Inexplicable Ascension

We do not know much about how the world works, or what is in it, so by analogy I guess that we know less about Heaven. None of my gentle readers have visited there, to my knowledge; though perhaps we have had glimpses from far off. Not one of us, I am fairly certain, has a clew how to get there, by any “scientific” means.

Mars may be in sight, but there is no programme of heavenly exploration in the SpaceX budget; only a few billions for getting to trackable places. We know a bit about celestial mechanics, from careful observation, but I for one don’t know what Gravity is, or Time for that matter, and have never met anyone who could explain them to me. Only their effects. It was an easy leap to the proposition that No One Can — explain what is inexplicable.

Even in my adolescent years as an atheist, when I was inclined to think that I knew it all, I was puzzled by inexplicable things. I have mentioned in some previous Idlepost an inspiring biology teacher, a Mr Henry, who implanted in my mind, at the age of just a few months past eleven, the notion that “life is a mystery.” All these years later, I am unable to shake it.

By this he didn’t necessarily mean it was a Catholic mystery (he was not a Catholic), but more simply that the origin of life on earth, like the origin of matter in the universe, was not something that could be accounted for. It wasn’t “difficult,” but plainly impossible, and while Mr Henry had formed the merry habit of ridiculing Darwinian Evolutionism, he’d get serious and mention that there was no place for any “natural history” to start. But, too: no way to deny that it had started.

And likewise with the human embryo, or to recall this biology teacher, any other animal embryo. (He could read Greek, and cite terms from Aristotle.) At what point does it become animated or “ensouled”? When does it become, in effect, a novel creation? To describe the mechanism of conception, in detail however tedious, is to advance our understanding a distance of zero. For the timing of it is of no consequence. It happens out of time.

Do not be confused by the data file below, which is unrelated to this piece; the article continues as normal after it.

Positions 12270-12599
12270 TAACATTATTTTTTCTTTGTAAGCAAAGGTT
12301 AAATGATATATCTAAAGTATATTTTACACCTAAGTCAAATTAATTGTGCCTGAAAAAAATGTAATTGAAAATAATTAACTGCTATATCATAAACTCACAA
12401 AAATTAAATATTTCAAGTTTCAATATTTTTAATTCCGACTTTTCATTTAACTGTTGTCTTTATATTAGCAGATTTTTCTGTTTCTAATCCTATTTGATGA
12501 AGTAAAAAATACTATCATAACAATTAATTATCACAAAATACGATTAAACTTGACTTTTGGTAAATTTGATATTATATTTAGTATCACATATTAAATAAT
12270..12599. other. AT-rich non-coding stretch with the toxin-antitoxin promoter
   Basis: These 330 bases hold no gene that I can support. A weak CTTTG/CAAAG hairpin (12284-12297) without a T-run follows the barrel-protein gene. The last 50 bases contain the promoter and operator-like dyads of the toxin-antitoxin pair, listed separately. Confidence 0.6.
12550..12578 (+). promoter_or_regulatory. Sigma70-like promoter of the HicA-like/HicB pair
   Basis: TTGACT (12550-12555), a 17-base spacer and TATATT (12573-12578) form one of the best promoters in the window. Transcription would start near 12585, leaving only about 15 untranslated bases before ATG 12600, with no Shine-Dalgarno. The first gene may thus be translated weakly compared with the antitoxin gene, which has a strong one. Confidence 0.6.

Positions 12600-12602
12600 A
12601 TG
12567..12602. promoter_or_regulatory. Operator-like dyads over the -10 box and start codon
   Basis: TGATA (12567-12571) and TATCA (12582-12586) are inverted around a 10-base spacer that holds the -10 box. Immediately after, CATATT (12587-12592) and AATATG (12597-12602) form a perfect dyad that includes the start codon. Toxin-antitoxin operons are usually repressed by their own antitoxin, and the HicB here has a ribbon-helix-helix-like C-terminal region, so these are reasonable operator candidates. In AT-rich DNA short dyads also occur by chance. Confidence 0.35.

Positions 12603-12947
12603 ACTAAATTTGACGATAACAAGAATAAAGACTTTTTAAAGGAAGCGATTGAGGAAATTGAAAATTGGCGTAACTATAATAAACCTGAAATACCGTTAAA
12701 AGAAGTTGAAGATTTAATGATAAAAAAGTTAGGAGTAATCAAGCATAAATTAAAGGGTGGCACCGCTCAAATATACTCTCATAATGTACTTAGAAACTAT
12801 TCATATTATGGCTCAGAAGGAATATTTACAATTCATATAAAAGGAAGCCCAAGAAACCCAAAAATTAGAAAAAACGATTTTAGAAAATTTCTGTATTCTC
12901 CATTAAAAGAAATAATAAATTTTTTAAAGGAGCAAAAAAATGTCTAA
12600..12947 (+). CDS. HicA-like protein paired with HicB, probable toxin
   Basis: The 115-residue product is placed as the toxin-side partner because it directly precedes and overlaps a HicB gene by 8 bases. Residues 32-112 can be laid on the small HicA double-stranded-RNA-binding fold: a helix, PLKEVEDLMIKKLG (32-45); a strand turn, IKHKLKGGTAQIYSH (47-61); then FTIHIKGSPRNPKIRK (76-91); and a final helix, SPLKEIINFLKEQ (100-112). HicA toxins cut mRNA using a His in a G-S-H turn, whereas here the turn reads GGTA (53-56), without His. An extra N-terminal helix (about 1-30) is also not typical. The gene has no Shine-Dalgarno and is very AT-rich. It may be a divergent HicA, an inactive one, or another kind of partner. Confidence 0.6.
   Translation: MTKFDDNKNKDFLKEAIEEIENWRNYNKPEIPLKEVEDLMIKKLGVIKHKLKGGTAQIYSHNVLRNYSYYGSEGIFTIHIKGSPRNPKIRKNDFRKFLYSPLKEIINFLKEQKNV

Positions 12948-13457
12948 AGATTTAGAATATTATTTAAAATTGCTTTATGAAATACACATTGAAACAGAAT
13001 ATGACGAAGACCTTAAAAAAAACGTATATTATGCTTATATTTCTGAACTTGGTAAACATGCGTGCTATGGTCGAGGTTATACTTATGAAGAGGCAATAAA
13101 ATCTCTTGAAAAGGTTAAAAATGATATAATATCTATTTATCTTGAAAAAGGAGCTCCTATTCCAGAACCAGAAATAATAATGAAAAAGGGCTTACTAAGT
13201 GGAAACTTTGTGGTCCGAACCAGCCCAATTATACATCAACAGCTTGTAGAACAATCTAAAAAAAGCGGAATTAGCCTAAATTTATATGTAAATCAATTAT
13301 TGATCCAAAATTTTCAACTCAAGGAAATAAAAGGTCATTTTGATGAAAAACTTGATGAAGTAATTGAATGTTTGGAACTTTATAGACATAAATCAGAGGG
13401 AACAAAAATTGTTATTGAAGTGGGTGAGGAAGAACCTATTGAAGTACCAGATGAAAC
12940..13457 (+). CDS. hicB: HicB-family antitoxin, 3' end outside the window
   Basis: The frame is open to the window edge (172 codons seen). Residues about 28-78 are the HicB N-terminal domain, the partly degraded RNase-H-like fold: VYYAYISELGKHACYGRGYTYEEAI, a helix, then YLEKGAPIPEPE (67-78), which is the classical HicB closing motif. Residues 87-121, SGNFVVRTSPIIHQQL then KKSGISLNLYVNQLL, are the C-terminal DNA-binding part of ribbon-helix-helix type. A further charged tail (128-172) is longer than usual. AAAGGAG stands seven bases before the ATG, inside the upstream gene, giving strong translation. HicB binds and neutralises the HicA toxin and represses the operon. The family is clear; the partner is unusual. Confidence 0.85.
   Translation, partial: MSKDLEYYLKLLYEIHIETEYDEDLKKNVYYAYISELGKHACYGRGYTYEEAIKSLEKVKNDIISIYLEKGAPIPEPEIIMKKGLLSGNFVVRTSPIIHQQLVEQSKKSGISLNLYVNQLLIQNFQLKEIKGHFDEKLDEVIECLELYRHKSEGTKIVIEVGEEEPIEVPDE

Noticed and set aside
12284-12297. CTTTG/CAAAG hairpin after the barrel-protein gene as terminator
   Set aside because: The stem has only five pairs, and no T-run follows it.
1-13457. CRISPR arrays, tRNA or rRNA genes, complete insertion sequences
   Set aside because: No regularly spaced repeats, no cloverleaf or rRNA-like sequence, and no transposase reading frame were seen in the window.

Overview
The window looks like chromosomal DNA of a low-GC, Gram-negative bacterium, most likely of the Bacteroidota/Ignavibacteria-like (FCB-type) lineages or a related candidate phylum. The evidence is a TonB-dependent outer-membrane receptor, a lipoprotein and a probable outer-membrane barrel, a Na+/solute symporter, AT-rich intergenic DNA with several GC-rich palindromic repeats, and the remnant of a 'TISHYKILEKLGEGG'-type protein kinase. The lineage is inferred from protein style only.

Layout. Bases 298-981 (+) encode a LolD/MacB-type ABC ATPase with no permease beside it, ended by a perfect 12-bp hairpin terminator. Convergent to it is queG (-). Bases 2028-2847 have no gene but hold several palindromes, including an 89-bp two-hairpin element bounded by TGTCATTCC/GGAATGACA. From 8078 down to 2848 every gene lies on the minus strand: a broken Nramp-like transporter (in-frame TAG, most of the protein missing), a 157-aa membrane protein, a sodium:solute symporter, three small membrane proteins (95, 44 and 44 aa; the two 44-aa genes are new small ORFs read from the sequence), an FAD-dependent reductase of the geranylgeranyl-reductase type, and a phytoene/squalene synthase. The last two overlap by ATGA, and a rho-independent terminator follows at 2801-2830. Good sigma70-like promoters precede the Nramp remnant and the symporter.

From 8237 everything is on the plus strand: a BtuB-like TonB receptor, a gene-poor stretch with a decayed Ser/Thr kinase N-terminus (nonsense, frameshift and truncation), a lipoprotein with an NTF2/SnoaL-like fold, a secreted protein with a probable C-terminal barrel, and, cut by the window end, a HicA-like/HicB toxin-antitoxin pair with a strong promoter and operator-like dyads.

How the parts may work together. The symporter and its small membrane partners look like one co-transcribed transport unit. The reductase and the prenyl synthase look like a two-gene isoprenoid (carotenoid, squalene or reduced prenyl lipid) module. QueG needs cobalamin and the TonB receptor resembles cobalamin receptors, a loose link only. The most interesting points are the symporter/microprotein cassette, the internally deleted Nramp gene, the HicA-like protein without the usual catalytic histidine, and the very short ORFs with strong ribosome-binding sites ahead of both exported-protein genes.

Driven out of his last job in the Natted States, for his unflattering views on scientism, I had the luck to meet him in a private school in the third world. His wasn’t an uncommon fate, for in modernity there is no tolerance for persons with scientific qualifications who also develop philosophical skills, especially the ability to perceive logical contradictions. But Mr Henry was in possession of an extraordinary humility, in the face of nature. He never complained, in my presence, about the ridiculous behaviour of men. He took up his bag, and moved to where he was wanted. He continued teaching, to anyone who wished to learn, or was allowed to.

What can we know about the Ascension?

As in every other subject, only what we are told. We must, ourselves, judge of the authorities, for we are physically incapable of testing everything we hear. Our tests, themselves, we must review with scepticism.

Mr Henry had the gift to draw enthralling diagrams of cellular and molecular structures, and the power to make me check them against what I could see through a microscope. We carried our investigations to the periphery of a pond. He had also the power to pronounce himself powerless, to see beyond what he could see. He never spoke against prophets, but could be almost catty in rejecting what we have been calling “visionaries” for the last century or five.

That Our Lord came down from Heaven is incomprehensible to us. That He, of His own will, returned there, is beyond the farthest reach of scientific inquiry. That by His grace He has invited us to follow is something we can know, however, in our hearts.